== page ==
Generalized Schemes for High-Throughput Manipulation of the Desulfovibrio vulgaris Genome

Physical Biosciences Division, Lawrence Berkeley National Laboratory, 1 Cyclotron Road, Mail Stop 978R412, Berkeley, CA 94720, USA.
Applied and Environmental Microbiology (Impact Factor: 3.67). 09/2011; 77(21):7595-604. DOI: 10.1128/AEM.05495-11
Source: PubMed


The ability to conduct advanced functional genomic studies of the thousands of sequenced bacteria has been hampered by the
lack of available tools for making high-throughput chromosomal manipulations in a systematic manner that can be applied across
diverse species. In this work, we highlight the use of synthetic biological tools to assemble custom suicide vectors with
reusable and interchangeable DNA “parts” to facilitate chromosomal modification at designated loci. These constructs enable
an array of downstream applications, including gene replacement and the creation of gene fusions with affinity purification
or localization tags. We employed this approach to engineer chromosomal modifications in a bacterium that has previously proven
difficult to manipulate genetically, Desulfovibrio vulgaris Hildenborough, to generate a library of over 700 strains. Furthermore, we demonstrate how these modifications can be used
for examining metabolic pathways, protein-protein interactions, and protein localization. The ubiquity of suicide constructs
in gene replacement throughout biology suggests that this approach can be applied to engineer a broad range of species for
a diverse array of systems biological applications and is amenable to high-throughput implementation.

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    • "Primary sequence comparison of DVU0396 and DVUA0004 with IHFα from E. coli revealed only 31% and 21% identity, respectively (Figure 6). More recently, results obtained from pull-down experiments using DVU1864 as bait identified DVU0396 as the preferential prey [37]. It should also be noted that DVUA0004 is located on the endogenous plasmid of DvH, which is lost in our growth conditions. "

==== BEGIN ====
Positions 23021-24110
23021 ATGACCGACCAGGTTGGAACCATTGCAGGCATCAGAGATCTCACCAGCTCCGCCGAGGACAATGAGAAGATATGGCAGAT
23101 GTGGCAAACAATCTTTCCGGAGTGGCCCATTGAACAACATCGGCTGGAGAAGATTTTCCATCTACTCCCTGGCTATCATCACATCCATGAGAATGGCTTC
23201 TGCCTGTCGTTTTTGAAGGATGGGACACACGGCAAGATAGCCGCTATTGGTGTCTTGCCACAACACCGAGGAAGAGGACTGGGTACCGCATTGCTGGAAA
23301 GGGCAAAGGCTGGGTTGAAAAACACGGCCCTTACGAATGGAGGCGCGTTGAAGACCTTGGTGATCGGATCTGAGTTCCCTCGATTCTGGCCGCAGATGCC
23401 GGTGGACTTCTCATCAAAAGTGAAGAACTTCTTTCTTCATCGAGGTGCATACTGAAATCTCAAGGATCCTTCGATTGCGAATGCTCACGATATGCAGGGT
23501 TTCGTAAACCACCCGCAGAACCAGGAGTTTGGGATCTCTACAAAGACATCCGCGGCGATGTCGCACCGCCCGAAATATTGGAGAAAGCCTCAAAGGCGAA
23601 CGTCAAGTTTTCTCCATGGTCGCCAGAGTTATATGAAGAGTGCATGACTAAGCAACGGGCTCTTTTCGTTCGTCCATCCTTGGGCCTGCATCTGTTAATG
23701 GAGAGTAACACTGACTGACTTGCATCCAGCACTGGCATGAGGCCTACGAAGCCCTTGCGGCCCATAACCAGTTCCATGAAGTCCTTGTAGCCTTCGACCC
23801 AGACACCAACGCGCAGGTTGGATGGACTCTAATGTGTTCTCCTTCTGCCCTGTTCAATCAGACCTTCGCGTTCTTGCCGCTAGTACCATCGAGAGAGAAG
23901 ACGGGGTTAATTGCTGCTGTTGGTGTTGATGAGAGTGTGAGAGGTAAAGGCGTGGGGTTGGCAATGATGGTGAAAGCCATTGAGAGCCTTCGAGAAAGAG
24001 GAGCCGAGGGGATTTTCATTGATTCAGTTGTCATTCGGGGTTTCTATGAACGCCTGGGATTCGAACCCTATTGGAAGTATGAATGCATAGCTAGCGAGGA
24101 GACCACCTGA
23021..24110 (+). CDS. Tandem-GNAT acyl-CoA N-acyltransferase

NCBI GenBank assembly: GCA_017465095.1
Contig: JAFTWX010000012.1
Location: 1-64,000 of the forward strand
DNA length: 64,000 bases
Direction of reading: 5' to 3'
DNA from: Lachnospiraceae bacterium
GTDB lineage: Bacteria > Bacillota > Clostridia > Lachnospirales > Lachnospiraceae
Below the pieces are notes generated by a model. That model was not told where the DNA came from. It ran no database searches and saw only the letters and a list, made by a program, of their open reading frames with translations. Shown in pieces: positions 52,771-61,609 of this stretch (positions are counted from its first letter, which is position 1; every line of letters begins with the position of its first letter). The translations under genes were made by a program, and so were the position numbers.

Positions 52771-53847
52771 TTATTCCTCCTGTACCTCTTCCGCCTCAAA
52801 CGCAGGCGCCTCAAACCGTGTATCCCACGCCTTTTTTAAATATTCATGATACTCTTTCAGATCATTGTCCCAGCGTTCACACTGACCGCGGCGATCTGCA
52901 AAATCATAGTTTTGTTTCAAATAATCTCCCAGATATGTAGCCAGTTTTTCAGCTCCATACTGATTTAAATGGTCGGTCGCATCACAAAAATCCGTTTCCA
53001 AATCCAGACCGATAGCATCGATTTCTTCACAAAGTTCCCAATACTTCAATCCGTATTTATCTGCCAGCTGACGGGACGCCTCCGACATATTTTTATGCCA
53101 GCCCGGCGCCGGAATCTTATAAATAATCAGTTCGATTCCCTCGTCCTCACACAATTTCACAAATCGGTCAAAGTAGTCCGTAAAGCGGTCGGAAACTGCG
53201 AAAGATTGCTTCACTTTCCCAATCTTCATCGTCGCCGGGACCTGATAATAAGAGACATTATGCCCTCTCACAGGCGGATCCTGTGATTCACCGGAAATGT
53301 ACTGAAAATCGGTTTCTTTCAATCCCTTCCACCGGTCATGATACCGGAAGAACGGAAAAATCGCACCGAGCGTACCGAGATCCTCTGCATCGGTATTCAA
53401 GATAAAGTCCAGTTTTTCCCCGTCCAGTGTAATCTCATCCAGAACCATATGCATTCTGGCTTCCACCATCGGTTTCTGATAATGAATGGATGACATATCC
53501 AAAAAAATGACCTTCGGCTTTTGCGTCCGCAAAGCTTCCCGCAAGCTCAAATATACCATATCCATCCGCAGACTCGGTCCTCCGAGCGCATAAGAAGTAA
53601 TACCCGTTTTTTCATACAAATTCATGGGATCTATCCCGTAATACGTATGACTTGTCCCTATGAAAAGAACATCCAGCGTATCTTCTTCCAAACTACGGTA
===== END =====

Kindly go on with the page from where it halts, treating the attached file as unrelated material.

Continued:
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    ABSTRACT: Transcriptional activation of σ(54)-dependent promoters is usually tightly regulated in response to environmental cues. The high abundance of potential σ(54)-dependent promoters in the anaerobe bacteria, Desulfovibrio vulgaris Hildenborough, reflects the high versatility of this bacteria suggesting that σ(54) factor is the nexus of a large regulatory network. Understanding the key players of σ(54)-regulation in this organism is therefore essential to gain insights into the adaptation to anaerobiosis. Recently, the D. vulgaris orp genes, specifically found in anaerobe bacteria, have been shown to be transcribed by the RNA polymerase coupled to the σ(54) alternative sigma factor. In this study, using in vitro binding experiments and in vivo reporter fusion assays in the Escherichia coli heterologous host, we showed that the expression of the divergent orp promoters is strongly dependent on the integration host factor IHF. Bioinformatic and mutational analysis coupled to reporter fusion activities and mobility shift assays identified two functional IHF binding site sequences located between the orp1 and orp2 promoters. We further determined that the D. vulgaris DVU0396 (IHFα) and DVU1864 (IHFβ) subunits are required to control the expression of the orp operons suggesting that they form a functionally active IHF heterodimer. Interestingly results obtained from the in vivo inactivation of DVU0396, which is required for orp operons transcription, suggest that several functionally IHF active homodimer or heterodimer are present in D. vulgaris.